Sponsor Message:
Aviation Photography Forum
My Starred Topics | Profile | New Topic | Forum Index | Help | Search 
Vuescan: Setting Black & White Points  
User currently offlineFUAirliner From Germany, joined Jul 2001, 538 posts, RR: 3
Posted (12 years 3 weeks 5 days ago) and read 4415 times:

Hi everybody,

I decided to give VueScan a try as the results I get with the software that came with my Scan Dual II do not satisfy me any more.

I understood most of VueScan's settings, but how do I adjust the gamma and how do I set the black & white points correctly?

Additionally, if anybody has special hints about VueScan, can you please reveal them?

Thank you!


Frank


Frank Unterspann - Hamburg, Germany
5 replies: All unread, jump to last
 
User currently offlineCkw From UK - England, joined Aug 2010, 713 posts, RR: 16
Reply 1, posted (12 years 3 weeks 4 days 18 hours ago) and read 4354 times:

Frank - The thing to understand is that white and black points determine the part of the image which will be set to black or white (not too surprising really!) BUT if you are scanning a neg, there may be scratches which will allow "pure" light to pass through which will then be set as a "false" white point. To avoid this, you can increase the white point setting to ignore, say the brightest .5% of the image.

Other settings amy be required in images (particularly low contrast) which do not contain any true whites or blacks. The value may vary for each image - experiment.

Gamma has, in recent version of Vuescan, been labelled "brightness" - this does appear to still be a gamma correction rather than a global brightness control.

Cheers,

Colin



Colin K. Work, Pixstel
User currently offlineSkymonster From , joined Dec 1969, posts, RR:
Reply 2, posted (12 years 3 weeks 4 days 17 hours ago) and read 4347 times:

Frank,

The only things I can add to what Colin has already said is that you should make sure that you set VueScan to the film type you are using, especially if you are using slides. These settings appear on both the "Device" and "Color" tabs - at least they do if you're using Kodachrome 64! I've found that getting the film type right saves a lot of the chores of mucking about with gamma, brightness and color balance manually.

Aside from that, I'd recommend "white balance" as a starting point for Color balance on the "Color" tab, and I also tend to set VueScan's grain reduction to Medium and check the Sharpen box, both on the "Filter" tab - but of course, that's just my liking!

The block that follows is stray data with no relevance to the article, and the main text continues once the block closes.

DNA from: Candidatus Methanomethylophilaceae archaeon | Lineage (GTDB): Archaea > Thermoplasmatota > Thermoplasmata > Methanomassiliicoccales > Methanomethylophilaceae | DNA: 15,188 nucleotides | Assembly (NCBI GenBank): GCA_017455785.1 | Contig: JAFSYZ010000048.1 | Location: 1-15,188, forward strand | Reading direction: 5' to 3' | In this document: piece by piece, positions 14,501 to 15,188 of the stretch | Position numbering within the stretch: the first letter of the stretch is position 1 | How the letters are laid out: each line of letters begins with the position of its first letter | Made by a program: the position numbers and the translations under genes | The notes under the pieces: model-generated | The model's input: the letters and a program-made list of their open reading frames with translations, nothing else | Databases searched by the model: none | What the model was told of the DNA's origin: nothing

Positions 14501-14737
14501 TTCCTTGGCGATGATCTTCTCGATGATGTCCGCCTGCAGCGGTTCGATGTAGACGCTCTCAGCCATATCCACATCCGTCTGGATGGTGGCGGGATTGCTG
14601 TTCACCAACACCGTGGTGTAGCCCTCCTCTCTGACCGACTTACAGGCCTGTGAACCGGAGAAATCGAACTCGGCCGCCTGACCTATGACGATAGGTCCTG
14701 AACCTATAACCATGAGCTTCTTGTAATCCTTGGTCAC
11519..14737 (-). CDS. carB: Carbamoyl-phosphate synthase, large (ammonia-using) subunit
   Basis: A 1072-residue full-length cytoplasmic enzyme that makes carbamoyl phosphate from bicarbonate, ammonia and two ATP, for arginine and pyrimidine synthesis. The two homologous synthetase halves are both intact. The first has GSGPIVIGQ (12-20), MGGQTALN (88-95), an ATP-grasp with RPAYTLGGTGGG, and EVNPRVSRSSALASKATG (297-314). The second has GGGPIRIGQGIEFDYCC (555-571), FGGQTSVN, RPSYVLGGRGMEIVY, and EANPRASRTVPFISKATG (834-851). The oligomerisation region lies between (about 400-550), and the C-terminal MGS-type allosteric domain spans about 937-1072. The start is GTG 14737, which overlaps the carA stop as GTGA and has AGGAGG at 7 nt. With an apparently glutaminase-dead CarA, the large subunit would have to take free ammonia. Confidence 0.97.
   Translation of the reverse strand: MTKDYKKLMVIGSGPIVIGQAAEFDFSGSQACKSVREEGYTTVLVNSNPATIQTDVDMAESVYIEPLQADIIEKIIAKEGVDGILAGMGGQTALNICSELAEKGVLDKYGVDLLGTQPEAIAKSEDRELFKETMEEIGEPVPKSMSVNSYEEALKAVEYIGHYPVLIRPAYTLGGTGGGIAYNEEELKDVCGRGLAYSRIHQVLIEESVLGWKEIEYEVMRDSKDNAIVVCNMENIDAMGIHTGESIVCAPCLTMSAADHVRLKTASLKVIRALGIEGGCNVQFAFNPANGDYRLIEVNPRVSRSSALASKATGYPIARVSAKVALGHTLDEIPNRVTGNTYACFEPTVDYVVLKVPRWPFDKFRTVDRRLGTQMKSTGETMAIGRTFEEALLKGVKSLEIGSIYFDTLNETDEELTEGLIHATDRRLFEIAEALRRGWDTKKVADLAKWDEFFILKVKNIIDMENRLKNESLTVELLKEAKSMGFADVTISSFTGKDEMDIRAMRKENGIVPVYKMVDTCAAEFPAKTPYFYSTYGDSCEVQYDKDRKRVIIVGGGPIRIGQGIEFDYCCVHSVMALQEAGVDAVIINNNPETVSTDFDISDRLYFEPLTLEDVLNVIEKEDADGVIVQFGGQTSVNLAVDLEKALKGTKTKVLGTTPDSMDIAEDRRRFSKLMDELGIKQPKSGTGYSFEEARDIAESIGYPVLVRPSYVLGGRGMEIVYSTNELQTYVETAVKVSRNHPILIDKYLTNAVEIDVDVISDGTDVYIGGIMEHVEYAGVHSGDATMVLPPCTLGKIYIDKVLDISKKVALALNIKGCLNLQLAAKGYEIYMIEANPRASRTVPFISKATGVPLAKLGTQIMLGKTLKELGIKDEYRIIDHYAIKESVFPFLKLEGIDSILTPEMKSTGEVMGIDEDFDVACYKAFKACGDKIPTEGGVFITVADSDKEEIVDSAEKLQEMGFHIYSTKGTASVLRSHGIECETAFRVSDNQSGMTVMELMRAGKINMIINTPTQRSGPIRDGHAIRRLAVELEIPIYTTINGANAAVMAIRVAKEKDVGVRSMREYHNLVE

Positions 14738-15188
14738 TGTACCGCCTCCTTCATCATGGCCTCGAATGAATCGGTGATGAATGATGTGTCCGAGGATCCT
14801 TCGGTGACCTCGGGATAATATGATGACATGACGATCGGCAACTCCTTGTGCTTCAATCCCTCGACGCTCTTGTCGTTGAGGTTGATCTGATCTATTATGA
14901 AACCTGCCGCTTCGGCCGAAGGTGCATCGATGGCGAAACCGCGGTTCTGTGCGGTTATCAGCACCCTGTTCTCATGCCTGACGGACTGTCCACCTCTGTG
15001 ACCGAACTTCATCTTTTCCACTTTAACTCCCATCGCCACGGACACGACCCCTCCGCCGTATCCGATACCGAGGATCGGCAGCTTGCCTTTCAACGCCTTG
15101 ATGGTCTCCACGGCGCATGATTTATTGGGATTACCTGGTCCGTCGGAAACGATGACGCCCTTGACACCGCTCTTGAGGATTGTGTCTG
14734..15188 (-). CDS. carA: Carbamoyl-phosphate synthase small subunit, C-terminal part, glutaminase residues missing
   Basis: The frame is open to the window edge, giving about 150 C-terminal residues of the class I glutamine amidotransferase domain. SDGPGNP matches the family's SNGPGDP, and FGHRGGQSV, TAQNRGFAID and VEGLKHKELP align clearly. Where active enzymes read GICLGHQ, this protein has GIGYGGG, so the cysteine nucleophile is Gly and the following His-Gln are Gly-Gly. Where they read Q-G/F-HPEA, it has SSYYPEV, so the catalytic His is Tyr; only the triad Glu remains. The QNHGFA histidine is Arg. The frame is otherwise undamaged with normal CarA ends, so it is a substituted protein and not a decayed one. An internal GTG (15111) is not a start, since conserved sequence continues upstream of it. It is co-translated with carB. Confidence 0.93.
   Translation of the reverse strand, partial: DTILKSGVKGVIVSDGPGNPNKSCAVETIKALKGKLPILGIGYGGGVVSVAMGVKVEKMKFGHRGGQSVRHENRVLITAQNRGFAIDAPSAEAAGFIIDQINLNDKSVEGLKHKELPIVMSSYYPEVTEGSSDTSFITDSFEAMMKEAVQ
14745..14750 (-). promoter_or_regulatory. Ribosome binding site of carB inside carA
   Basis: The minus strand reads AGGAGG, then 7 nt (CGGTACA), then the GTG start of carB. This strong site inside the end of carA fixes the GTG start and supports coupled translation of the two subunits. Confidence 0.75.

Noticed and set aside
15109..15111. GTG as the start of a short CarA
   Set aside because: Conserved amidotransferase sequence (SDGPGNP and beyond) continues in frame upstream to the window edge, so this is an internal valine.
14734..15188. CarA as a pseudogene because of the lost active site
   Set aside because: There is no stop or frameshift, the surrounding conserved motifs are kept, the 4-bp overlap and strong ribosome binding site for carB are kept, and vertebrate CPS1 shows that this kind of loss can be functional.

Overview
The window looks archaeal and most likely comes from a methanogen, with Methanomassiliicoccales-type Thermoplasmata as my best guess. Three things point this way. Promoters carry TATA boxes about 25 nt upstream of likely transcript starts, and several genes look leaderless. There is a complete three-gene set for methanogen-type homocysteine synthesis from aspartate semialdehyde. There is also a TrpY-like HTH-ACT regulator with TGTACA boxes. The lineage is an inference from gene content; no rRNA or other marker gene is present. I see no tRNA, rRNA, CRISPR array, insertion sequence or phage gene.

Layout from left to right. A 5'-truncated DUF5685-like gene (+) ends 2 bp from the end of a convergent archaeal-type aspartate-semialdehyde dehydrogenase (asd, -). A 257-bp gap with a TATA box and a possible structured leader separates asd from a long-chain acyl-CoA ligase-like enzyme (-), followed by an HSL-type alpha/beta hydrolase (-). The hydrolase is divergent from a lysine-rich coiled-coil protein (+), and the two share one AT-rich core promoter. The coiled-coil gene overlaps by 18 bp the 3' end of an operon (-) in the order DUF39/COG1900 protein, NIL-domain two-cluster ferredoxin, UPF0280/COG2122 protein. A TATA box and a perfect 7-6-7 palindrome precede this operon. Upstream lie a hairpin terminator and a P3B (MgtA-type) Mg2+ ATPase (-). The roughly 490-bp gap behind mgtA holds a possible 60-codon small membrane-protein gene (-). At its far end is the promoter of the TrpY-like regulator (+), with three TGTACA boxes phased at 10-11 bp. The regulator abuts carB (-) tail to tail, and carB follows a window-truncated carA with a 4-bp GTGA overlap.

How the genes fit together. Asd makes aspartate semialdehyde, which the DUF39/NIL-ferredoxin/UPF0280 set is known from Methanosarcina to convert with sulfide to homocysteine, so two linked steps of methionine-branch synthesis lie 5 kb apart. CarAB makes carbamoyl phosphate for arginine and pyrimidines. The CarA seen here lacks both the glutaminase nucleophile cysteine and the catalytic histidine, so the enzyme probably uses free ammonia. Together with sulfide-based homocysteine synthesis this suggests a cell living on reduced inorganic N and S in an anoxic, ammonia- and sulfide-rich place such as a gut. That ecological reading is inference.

Andy


User currently offlineFUAirliner From Germany, joined Jul 2001, 538 posts, RR: 3
Reply 3, posted (12 years 3 weeks 3 days 21 hours ago) and read 4325 times:

Thank you, Andy and Colin!

I also checked your previous posts about VueScan which gave me additional hints and ideas.


Frank



Frank Unterspann - Hamburg, Germany
User currently offlineSunilgupta From United States of America, joined Nov 2000, 775 posts, RR: 14
Reply 4, posted (12 years 3 weeks 3 days 15 hours ago) and read 4322 times:

Frank,

I just started using VueScan as well and it produces excellent results from most slides without messing with curves or changing any of the default seettings. However, I have found that for some slides I still need to fall back to the Minolta software where I have complete control of the curves. VueScan seems to take a more “canned” approach to image correction and therefore offers you less control… maybe I just don’t know how to use it yet.

Regarding the film type settings… I left them as the defaults and got great results with Kodachrome. When I scanned Kodachrome with the Kodachrome settings of VueScan the results were terrible! What did I do wrong?

Sunil


User currently offlineCkw From UK - England, joined Aug 2010, 713 posts, RR: 16
Reply 5, posted (12 years 3 weeks 3 days 7 hours ago) and read 4311 times:

It's important to remeber that Vuescan is designed to capture the best possible data from the slide - it does not have photoediting features like Nikonscan/Minolta scanning software etc. It is assumed you will be using Vuescan as a first step followed by work in Corel, Photoshop etc.

Personally I agree with this since, with Nikonscan at least, the photoediting features are largely nullified by the inability to work at 100% view during the prescan stage! And PS, Corel etc. are FAR better at curve adjustment etc.

Regarding film settings - with slide film I generally use film type generic and color adjustment = none. This works just fine for me with Sensia, but with Kodak and Velvia, the shadows are just too dense. I find setting film type Kodachrome solves this problem. It could well be that if you are using "autolevels" or "white balance" this will already be giving you the correct results - the additional compensation provided by film type Kodachrome is then perhaps resulting in over-correction.

Cheers,

Colin



Colin K. Work, Pixstel
Top Of Page
Forum Index

This topic is archived and can not be replied to any more.

Printer friendly format

Similar topics:More similar topics...
Black & White posted Mon Jul 4 2005 15:26:01 by Edoca
Black & White/Sepia posted Fri May 6 2005 02:20:29 by Knighty
Black & White From Digital - Questions. posted Mon Sep 27 2004 01:29:57 by SlamClick
Black & White posted Tue Aug 20 2002 05:21:39 by Rendezvous
Black & White Photography posted Fri Mar 15 2002 19:20:55 by Redcap
Black And White Smudge Marks posted Sun Mar 27 2005 23:19:08 by DC10Tim
Black And White Photos Classier posted Fri Dec 12 2003 13:15:12 by Airmale
Black And White Pics? posted Thu Oct 23 2003 15:54:14 by Jer32382
Black And White posted Mon Jan 20 2003 03:35:14 by Jhooper
Gonna Try Out A Black And White Film Sampler posted Sun Jun 30 2002 15:13:33 by L-188